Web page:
Measuring Success Beyond Tree QuantityPositive Case: Measuring success by the well-being of people and ecosystems, rather than just tree quantity, ensures a more comprehensive view of restoration outcomes.
Sustainable Management for Long-Term BenefitsPositive Case: Communities managing forests sustainably, like in Gadchiroli and Kachchh, demonstrate the long-term benefits of responsible forest restoration.

 

Further Actions Needed:

  • Forest Landscape Restoration: Implement forest landscape restoration to restore ecological functionality and enhance human welfare in deforested or degraded forest landscapes, involving communities, governments, and vulnerable forest-dependent individuals.
  • Diverse Tree Species: Prioritize planting diverse native tree species in reforestation efforts. Natural forests with varied species are more effective at carbon sequestration than monoculture plantations.
    • For instance, in Punjab, native species like Jhand, Desi Kikar, and Pharwan have high survival rates.
  • Promote Agroforestry: Encourage sustainable forest crops through agroforestry, which enhances food security, empowers women, and boosts household income, reducing rural-to-urban migration.
  • Holistic Well-being: Recognize that tree planting contributes to the holistic well-being of individuals, communities, and the planet.

 

Key Government Initiatives:

International Initiatives:

  • UN Decade on Ecosystem Restoration (2021-2030): Focuses on restoring degraded terrestrial ecosystems, including forests.
  • Bonn Challenge: Aims to restore 350 million hectares of landscapes by 2030. India pledged to restore 21 million hectares and create a carbon sink of 2.5-3 billion tonnes by 2030.

 

Indian Programs:

  • Compensatory Afforestation
  • National Afforestation Programme
  • National Mission for a Green India (Green India Mission)
  • Nagar Van Scheme
  • Hariyali Mahotsav and Van Mahotsav
  • Forest Fire Prevention and Management Scheme
  • Green Skill Development Programme for youth in the environment and forest sectors.
  • State Initiatives (Telangana): ‘Telanganaku Haritha Haram’ large-scale tree planting program, utilizing drones for efficient implementation.

 

Conclusion:

Successful forest restoration must consider its impact on forest rights, local livelihoods, biodiversity, and carbon storage. The choice of plantation species should prevent invasiveness, and a broader view of success is needed beyond tree cover alone.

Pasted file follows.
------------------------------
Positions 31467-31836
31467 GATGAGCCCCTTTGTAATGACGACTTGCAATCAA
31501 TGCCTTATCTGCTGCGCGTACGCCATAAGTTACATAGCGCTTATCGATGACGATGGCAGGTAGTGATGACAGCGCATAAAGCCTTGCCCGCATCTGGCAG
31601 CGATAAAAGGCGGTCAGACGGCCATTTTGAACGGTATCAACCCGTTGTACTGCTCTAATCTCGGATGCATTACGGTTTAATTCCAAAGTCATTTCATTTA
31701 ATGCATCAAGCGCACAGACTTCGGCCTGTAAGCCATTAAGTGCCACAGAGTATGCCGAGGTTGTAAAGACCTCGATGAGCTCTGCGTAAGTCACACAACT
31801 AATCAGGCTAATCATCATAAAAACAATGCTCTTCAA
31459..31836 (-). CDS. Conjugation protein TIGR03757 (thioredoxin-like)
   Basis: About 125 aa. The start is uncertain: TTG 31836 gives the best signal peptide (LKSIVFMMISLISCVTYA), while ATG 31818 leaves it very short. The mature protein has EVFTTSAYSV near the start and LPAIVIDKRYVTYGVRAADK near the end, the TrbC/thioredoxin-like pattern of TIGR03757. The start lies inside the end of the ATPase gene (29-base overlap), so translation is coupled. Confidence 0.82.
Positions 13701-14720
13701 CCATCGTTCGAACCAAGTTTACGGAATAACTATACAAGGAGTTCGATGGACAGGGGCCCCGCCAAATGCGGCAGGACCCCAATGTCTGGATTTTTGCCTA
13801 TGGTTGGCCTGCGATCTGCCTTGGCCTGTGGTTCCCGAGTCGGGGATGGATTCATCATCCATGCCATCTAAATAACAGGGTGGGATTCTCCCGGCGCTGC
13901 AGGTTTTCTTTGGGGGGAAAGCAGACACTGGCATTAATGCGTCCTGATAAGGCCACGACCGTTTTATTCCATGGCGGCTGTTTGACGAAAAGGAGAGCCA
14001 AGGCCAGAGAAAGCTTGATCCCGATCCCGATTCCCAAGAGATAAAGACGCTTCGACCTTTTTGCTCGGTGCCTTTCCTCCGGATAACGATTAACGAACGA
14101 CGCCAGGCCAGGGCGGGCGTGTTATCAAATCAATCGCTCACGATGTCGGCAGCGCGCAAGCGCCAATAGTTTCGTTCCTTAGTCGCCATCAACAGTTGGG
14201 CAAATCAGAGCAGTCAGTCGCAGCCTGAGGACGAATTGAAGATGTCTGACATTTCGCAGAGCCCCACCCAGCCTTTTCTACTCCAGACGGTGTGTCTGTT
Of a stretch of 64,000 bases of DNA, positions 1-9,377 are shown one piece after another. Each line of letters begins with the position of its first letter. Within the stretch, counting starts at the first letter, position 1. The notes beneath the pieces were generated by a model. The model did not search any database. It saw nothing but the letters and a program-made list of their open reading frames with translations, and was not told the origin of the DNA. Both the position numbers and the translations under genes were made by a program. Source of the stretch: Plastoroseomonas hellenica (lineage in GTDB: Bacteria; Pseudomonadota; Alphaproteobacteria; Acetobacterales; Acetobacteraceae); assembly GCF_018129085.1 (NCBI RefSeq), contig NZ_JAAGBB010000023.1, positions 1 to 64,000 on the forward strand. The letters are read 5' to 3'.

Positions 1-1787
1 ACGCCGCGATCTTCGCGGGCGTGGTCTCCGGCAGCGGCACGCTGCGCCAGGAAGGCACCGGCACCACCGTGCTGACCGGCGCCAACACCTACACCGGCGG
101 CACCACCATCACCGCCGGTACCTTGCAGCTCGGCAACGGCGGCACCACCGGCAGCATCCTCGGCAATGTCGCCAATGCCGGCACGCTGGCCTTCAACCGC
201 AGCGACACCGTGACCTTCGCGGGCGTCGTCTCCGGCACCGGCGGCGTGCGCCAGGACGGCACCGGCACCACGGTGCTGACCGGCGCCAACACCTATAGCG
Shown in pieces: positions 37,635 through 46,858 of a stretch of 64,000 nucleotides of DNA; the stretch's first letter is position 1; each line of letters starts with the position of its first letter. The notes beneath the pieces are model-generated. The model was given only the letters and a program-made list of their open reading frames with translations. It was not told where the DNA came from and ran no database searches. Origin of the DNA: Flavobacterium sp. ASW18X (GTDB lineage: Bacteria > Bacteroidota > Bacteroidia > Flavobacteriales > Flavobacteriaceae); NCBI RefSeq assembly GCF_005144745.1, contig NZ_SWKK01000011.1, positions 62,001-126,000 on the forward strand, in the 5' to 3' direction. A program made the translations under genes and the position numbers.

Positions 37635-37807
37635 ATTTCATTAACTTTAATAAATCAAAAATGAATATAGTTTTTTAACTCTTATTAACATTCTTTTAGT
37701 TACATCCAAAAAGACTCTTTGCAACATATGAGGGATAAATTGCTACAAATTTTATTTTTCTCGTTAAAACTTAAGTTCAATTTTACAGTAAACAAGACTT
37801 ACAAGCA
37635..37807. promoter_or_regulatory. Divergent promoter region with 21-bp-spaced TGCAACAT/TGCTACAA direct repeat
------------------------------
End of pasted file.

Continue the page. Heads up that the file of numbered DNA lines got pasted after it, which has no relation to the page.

Insta Links

The baton of forest restoration in the net-zero race

 

Mains Links:

Forest restoration is one of the key elements of climate mitigation strategies. In this context, examine the measures taken in restoring the degraded forest landscape in India. (250 words)

  

Prelims Links:

With reference to the ‘New York Declaration on Forests’. Which of the following statements are correct? (UPSC 2021)

  1. It was first endorsed at the United Nations Climate Summit in 2014.
  2. It endorses a global timeline to end the loss of forests.
  3. It is a legally binding international declaration.
  4. It is endorsed by governments, big companies and indigenous communities.
  5. India was one of the signatories at its inception.

 

Select the Correct answer using the code given below.

(a) 1,2 and 4

(b) 1,3 and 5

(c) 3 and 4

(d) 2 and 5

 

Answer: A

 

 

Which of the following best describes/describe the aim of the ‘Green India Mission’ of the Government of India?

  1. Incorporating environmental benefits and costs into the Union and State Budgets thereby implementing the ‘green accounting’
  2. Launching the second green revolution to enhance agricultural output so as to ensure food security for one and all in the future
  3. Restoring and enhancing forest cover and responding to climate change by a combination of adaptation and mitigation measures

 

Select the correct answer using the code given below.

(a) 1 only

(b) 2 and 3 only

(c) 3 only

(d) 1, 2 and 3

 

Answer: C